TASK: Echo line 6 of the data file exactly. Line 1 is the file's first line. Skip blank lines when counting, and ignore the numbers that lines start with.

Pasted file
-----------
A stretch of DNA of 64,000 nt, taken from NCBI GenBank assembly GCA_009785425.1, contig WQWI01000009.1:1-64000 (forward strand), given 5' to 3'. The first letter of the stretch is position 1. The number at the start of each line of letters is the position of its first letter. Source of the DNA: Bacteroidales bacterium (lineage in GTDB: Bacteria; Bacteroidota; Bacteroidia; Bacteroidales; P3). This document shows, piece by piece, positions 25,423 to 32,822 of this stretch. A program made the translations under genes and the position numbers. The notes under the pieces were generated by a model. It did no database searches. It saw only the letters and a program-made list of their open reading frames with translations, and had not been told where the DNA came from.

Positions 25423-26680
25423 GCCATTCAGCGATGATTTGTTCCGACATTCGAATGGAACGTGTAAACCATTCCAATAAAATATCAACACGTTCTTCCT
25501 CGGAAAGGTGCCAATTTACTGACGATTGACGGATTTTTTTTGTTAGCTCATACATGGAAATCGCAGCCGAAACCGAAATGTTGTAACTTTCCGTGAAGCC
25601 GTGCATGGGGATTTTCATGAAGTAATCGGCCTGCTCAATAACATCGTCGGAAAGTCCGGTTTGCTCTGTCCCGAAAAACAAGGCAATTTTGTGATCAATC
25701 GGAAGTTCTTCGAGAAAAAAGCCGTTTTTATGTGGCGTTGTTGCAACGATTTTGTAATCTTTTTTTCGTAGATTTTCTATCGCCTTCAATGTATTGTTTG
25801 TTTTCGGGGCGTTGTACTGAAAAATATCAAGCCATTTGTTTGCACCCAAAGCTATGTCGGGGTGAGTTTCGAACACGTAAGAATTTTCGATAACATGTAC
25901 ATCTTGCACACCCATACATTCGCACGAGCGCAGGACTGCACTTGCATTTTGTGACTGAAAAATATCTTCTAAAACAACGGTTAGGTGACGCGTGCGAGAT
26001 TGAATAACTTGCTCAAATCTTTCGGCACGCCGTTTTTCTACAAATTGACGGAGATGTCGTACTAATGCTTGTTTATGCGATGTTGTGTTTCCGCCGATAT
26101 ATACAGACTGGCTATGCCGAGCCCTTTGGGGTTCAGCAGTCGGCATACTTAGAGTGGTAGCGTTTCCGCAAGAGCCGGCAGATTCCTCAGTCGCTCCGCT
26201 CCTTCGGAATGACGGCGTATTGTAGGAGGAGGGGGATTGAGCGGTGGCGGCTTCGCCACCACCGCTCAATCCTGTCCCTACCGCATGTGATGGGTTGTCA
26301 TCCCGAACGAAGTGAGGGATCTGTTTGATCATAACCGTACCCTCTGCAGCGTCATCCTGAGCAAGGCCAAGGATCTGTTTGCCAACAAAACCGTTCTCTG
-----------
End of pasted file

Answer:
25701 GGAAGTTCTTCGAGAAAAAAGCCGTTTTTATGTGGCGTTGTTGCAACGATTTTGTAATCTTTTTTTCGTAGATTTTCTATCGCCTTCAATGTATTGTTTG